To manage remote teams it is important to have the right strategies and technologies in place. The standard toolbox I learned was texting, phone calling, and email. I never hesitated to contact a team member as soon as I needed because chances are one team member cannot talk right now, but at least I put the ball in their court. Making myself available via Skype for a quick message was good for quick check ins.
Pick Up the Phone Right Sway
When you’re a small business, one of your greatest selling points is superior and local customer service. One way to prove that is true is to pick as the phone when a customer, client, or vendor calls and remind them that your service is not a touchtone phone robot. Calling for service and getting fast answers from an actual person is very reassuring to the customer.
Another reason to pick up right away is to ensure that the team could rely on each other during a dilemma. One time a minor glitch had occurred with our equipment and I was sent out into the field to deal with it. Each piece of equipment varied enough that minor setting changes could stop the client’s cashflow indefinitely. So I called our service technician over the phone and he walked me through the servicing steps. I didn’t have to wait and that looked extremely professional with the client.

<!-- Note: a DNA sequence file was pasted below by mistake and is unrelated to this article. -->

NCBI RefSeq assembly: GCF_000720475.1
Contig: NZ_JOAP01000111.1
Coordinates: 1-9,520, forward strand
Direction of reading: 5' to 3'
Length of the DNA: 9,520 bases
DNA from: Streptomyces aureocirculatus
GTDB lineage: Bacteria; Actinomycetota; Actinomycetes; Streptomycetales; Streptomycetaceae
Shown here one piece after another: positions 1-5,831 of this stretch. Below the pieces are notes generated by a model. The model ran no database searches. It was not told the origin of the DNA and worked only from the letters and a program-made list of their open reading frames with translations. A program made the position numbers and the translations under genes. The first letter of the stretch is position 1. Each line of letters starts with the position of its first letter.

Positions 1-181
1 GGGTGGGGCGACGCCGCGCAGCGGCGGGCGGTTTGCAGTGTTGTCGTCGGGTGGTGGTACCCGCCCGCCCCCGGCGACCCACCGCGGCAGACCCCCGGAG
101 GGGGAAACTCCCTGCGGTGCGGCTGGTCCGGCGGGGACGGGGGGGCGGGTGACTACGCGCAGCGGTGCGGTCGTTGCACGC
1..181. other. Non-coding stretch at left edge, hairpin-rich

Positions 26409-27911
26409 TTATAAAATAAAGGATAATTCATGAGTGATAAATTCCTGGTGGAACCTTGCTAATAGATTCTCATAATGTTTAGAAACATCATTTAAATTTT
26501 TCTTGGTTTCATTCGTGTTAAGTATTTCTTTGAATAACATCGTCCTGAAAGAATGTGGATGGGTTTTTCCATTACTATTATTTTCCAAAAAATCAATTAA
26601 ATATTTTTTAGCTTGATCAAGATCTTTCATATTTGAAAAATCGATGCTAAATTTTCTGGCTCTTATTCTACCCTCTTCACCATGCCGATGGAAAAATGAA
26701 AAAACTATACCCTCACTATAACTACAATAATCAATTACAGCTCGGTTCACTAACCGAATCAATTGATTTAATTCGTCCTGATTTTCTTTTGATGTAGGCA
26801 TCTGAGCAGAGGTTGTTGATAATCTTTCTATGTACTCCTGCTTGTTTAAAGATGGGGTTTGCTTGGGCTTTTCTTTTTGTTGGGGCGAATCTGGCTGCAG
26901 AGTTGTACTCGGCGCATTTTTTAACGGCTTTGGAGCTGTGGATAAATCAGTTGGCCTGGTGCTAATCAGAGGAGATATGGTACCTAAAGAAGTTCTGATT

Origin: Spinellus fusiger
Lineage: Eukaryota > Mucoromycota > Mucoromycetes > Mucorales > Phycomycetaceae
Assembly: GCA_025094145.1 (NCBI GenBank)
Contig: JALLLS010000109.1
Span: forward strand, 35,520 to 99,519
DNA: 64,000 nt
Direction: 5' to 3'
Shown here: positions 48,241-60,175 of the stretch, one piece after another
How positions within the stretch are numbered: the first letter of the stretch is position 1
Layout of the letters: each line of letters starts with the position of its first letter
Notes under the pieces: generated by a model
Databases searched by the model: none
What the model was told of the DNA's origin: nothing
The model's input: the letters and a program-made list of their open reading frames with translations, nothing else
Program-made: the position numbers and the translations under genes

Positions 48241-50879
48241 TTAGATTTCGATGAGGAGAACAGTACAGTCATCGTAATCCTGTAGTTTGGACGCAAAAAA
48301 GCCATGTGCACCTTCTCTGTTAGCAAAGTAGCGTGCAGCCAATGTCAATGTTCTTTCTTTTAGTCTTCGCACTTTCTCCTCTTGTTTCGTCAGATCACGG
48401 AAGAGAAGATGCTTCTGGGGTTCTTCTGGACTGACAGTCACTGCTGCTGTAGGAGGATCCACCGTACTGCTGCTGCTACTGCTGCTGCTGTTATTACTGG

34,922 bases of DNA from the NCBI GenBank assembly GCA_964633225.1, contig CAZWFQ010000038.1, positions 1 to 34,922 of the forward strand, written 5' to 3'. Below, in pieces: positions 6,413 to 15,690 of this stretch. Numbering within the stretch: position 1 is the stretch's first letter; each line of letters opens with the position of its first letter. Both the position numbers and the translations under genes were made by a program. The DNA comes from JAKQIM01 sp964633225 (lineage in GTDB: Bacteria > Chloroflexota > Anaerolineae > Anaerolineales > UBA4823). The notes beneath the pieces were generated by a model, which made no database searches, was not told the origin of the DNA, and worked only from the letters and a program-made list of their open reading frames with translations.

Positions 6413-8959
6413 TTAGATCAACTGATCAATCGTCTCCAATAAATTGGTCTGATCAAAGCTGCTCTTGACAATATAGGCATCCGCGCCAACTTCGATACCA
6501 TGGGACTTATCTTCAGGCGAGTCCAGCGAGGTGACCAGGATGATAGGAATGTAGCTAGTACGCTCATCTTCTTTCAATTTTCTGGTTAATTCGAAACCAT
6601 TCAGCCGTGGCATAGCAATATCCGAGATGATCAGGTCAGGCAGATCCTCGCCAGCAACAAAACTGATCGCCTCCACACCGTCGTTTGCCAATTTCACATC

Customer Service: Lessons Learned
Immediate Follow Up and Constant Status Updates
If you have a customer issue, message the customer as soon as possible. Do not wait longer than an hour. If the issue will take a lot of time then update them of the situation even if there has been no change in status. This lets the customer know that they are important and that you’re doing your best to help them. If you had to err on the side of communicating too little or communicating too much, choose to communicate too much. When a negative experience occurs for a customer they may be thinking of all the ways they can leave a bad review, but by over communicating with them you give yourself a chance to prove you can make things right.
Calming Down a Vendor